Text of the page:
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The Scounger's Contract

Also known as the Jobseeker's Agreement, the beating heart of the unemployment system. These are the rules the Jobcentre sets out that must be fulfilled, each fortnight (at first), in order to procure what the CAB calls a 'subsistence income'. In return for doing what you don't have any say in, the state gives you £65 a week.

And you don't have any say in it. It's not an agreement in any ethical sense of the word, unless you consider the choice to go without £65 a week a viable one. I didn't have any say in mine and having looked at it, I wish I did. I'm sure you could try and argue the point but I'm guessing that would be more trouble than it's worth, and I think there are certain requirements that are beyond negotiation.

The problem with the jobcentre is that it's their way or the highway. There is no agreement, no discussion nor any freedom to manuouvre. THey don't, indeed they can't, care. They aren't there to help you find work - they are there to administer this contract and if you fall foul of it your money is immediately stopped for a period. Is this how to help people back to work? There's no training, education, skill provision or anything other than 'here's a list of jobs that people have given us (often badly explained or copy and pasted - stolen - from other sites), apply for them or else'. Everyone that signs on when I sign will then have to apply just the same for all these jobs. End result increased competition for the same few jobs with no effort to moderate the process. Stupid.

My agreement tells me that I must use the local papers each week, use the internet every day (i look at the JC+ website, which is rubbish, every day anyway), and that I must write to and phone two employers a week. What's the point of that? Companies have websites, why waste time making me do something that I can't prove anyway. Letters will be filed in the bin along with the hundreds of other letters from everyone else that's in my position (including people with way more experience than I). Phone calls are just a waste of the employer's time and people looking for staff will direct you to their website.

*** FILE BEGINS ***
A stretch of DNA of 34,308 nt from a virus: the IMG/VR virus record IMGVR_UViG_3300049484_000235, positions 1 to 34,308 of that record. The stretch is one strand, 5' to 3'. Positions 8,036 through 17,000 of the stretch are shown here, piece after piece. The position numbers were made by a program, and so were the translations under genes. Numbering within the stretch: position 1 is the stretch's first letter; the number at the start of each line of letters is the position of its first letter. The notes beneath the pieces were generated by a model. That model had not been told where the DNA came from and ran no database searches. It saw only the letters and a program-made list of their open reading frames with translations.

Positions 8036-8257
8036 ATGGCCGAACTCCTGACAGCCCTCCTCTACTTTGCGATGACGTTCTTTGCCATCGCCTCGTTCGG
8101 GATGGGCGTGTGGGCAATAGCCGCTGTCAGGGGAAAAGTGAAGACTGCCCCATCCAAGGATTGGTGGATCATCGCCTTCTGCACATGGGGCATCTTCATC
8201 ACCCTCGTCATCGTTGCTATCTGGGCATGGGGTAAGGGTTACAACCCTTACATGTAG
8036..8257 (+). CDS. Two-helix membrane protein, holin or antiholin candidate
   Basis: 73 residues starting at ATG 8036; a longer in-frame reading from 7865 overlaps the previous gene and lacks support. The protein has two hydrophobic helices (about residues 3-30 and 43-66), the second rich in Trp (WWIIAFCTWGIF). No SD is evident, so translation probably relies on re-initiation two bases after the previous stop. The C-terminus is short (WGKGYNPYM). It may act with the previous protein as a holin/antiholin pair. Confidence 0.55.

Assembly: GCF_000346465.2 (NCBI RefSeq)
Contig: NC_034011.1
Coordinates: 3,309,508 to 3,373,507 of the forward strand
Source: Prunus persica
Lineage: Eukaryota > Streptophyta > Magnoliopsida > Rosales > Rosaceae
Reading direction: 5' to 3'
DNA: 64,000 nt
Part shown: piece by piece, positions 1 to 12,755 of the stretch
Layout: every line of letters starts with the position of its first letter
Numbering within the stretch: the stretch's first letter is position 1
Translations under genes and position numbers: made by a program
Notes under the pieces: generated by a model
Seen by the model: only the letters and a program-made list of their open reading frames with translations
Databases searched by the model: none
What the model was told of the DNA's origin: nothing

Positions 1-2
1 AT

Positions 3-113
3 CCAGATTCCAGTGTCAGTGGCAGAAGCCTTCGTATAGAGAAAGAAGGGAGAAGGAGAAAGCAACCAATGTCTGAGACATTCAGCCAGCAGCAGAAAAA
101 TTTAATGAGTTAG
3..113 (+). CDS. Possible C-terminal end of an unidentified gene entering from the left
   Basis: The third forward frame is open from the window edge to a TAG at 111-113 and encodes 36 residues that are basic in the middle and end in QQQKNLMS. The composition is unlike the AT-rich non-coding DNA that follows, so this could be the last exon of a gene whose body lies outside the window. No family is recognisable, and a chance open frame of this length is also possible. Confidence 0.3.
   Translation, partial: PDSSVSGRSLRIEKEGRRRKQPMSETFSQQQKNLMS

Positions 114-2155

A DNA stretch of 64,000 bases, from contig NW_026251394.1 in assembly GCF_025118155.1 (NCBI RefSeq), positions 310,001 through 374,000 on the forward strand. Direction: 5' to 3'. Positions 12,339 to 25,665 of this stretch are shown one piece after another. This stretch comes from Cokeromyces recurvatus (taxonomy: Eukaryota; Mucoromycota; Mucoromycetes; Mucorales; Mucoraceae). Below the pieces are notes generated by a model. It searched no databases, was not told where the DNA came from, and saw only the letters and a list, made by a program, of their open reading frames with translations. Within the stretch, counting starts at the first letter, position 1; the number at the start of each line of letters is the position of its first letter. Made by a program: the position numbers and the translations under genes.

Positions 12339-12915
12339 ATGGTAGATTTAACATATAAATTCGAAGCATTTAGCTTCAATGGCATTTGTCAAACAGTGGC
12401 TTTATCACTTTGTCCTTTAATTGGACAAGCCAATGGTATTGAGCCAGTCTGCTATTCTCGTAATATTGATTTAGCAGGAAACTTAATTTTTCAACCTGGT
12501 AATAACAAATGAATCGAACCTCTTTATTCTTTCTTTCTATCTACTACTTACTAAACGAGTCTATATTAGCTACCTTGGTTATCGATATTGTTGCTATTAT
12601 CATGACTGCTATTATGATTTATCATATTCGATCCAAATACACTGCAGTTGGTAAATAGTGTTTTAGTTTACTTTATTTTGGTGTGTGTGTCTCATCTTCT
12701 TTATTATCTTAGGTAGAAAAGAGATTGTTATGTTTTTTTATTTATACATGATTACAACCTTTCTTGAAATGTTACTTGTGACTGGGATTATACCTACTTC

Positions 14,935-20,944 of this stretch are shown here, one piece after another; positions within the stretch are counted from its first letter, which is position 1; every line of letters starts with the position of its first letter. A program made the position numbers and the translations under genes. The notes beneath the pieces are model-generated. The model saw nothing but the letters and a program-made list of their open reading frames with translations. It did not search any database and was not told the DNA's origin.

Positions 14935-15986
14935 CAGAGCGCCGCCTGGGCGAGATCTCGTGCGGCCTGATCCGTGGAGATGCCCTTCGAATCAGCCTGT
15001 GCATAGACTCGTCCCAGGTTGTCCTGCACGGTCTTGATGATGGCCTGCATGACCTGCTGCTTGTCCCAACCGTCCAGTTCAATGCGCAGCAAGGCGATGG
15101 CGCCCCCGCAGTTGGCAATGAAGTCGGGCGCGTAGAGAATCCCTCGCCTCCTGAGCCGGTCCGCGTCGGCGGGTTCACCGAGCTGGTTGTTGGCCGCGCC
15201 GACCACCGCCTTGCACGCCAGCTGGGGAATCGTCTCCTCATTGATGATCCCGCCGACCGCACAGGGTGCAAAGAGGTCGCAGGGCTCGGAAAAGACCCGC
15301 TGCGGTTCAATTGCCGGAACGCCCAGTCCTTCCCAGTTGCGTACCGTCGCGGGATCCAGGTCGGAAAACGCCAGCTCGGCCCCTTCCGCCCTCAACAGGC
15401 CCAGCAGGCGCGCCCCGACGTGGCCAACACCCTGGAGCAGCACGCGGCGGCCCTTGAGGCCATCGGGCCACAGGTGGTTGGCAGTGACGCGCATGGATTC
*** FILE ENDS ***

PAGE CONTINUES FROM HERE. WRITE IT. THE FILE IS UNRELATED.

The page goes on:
I'm sure some will think I'm just lazy, but the fact is it's just busy work. There is nothing provided to back up what I have to do. There's no effort to even meet the jobseeker halfway. You do all that's required of you or your money is stopped. That threat is explicit, it's implicit and, like the sword of damocles, it's constantly abocve your head - and they make sure you know it. Can you imagine working in such a toxic environment? In fact, if you do work it would take a hell of a lot for an employer to legally be able to just sack you on the spot. Not so if you're on welfare. One transgression, however minor, is all it takes for the most severe of penalites - the only penalty - to apply.

But I've got health issues. My state of mind is not the state of mind of a hale and healthy jobseeker, but that is the point the jobcentre works from. Every claimant is assumed to be well enough to work - because if they weren't they'd be legitimately claiming ESA of course! That's the logic right there, the fact you are on the sick - plus the fact I failed my WCA - means that I'm not ill and that I don't have problems. Of course no human being transitions from ill to well overnight, like crossing a border.

A fucked up state of mind (though, again, not as fucked up as some, thankfully, though it's not a compeition nor should it become one) means that, for me (and I can only speak for me), things like the Jobseeker's Agreement are more fraught and difficult. Ringing up, writing to, doing this and doing that carries more baggage than it normally should. It feels like I'm being chased by that great big stone that nearly crushed Indy in Raiders of the Lost Ark, only there's no way out and I'm slowing down (and it's speeding up). There's an inertia to claiming that increases the longer you sign on that increases the pressure from the system; they start to believe more and more that you are a lazy sod and the conditionality becomes more demanding. Yet there's no interest in helping me with my problems, nor with helping me fidn the right kind of work. I have to tread a fine line in pushing this aspect in case it affects my claim, even though I have a letter from my GP saying 'take it easy'.

There's just no support, nor it seems any interest in offering any. Rules is rules is the rule that rules with the jobcentre and it's a one size fits all approach under constant pain of sanction (ie no more money).

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